MDs are going to be in a bit of a pickle this year.
As we all know, this year’s batch of appointments will not be announced until the end of January, and there are a number of things that could cause confusion, delays and even the unexpected: the end-of-year medical calendar changes are likely to come into effect this month, so MDs will be able to make appointments before the end (and we won’t know until they actually get there).
The end-date for some clinical trials will be extended, but not all.
It’s still possible that a trial could be extended beyond the end date of the next scheduled appointment, for example.
The end- of-year calendar changes could lead to some unexpected delays or even cancellations of clinical trials, especially in the areas of primary care, paediatrics and oncology.
For example, if an MD has a scheduled appointment for a new clinical trial for a type of cancer that has not been seen in patients with breast cancer, or if a trial is scheduled for a clinical trial of a treatment that may be less effective than the one being tested, it could lead the patient to miss a scheduled scheduled appointment.
This is what has happened with the trials of the vaccine for Ebola, for which MDs had been scheduled to meet the end on January 6, 2019.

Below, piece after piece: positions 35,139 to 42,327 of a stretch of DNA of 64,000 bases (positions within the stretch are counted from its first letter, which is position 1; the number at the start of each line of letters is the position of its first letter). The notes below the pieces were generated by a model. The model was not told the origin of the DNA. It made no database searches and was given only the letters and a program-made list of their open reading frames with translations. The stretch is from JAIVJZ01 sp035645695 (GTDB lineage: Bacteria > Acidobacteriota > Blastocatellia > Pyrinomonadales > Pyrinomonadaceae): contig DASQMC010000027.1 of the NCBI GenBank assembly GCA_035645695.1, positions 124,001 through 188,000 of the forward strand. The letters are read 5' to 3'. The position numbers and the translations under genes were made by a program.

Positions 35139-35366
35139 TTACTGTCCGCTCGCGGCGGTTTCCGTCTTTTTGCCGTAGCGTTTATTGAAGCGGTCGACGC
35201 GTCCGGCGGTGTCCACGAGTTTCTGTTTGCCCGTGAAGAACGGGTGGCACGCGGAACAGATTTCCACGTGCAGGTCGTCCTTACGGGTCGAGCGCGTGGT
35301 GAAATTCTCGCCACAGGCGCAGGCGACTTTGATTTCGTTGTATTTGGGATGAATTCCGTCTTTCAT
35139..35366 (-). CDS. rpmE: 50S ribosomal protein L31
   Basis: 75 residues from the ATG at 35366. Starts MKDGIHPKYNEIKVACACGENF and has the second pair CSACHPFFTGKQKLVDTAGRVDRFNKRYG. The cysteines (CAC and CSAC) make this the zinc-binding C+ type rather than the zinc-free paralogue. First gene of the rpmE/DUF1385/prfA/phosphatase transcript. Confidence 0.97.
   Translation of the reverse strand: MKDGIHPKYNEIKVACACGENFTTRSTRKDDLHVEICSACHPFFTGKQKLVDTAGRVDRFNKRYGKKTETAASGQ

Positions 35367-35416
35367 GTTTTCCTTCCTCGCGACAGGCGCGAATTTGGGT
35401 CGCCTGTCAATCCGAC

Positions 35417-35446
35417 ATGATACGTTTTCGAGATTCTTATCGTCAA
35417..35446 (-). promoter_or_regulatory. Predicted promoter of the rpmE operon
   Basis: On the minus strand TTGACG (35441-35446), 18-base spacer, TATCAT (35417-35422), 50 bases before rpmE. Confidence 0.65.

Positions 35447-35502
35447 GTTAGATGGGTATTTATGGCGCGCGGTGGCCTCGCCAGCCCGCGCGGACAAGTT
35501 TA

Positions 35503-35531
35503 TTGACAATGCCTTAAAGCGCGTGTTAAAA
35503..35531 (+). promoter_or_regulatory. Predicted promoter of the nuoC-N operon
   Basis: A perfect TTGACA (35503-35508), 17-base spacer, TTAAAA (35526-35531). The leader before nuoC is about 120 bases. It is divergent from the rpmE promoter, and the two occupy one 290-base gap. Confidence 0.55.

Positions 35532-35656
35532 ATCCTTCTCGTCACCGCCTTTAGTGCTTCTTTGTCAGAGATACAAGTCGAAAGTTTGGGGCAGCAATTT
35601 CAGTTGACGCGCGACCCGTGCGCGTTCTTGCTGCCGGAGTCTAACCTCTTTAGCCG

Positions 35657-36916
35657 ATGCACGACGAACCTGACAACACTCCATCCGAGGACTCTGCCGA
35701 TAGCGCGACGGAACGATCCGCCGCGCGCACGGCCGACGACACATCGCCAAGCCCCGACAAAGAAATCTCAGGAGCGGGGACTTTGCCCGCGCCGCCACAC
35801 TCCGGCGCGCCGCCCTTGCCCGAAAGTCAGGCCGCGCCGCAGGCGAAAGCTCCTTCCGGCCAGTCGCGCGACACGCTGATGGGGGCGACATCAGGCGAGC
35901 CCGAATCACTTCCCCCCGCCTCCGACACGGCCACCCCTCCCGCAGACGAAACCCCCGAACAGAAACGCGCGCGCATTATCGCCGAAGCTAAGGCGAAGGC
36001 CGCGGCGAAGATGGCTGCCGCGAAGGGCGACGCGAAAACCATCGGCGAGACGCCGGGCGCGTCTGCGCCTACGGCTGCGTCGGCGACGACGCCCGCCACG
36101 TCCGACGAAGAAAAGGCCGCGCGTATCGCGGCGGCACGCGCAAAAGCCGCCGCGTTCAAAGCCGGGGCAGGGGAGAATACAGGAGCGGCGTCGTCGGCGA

The vaccine was due to be ready to go in 2019, but was delayed by the end June.
The decision to delay the trial had been made before the start of the calendar changes, but because of the end time change, the trial was postponed and will not happen.
This is not the first time that an MD or a clinical study has been delayed.
In 2015, the end times for the clinical trials of new drugs and devices were delayed by a month or so.
When a trial has to be rescheduled, the usual channels for communicating with the patient are often not available.
In some cases, the patient will not even be able, or will have to, get to a clinical trials appointment.
This situation is particularly concerning for new treatments.
The NHS has been told that the end dates for a number different clinical trials may need to be changed in order to accommodate the end in January 2019.
There are a lot of reasons why the NHS is not clear on exactly when the end for the new clinical research will come.
In some cases it may be too late to make the appointment, but in other cases it could be too soon.
If you have questions about the end calendar changes for clinical trials or the end to a new trial, please get in touch with the NHS Patient Information Service on 0845 533 7300.
Read more about clinical trials.
Follow Medical News today for more information on this year and the end.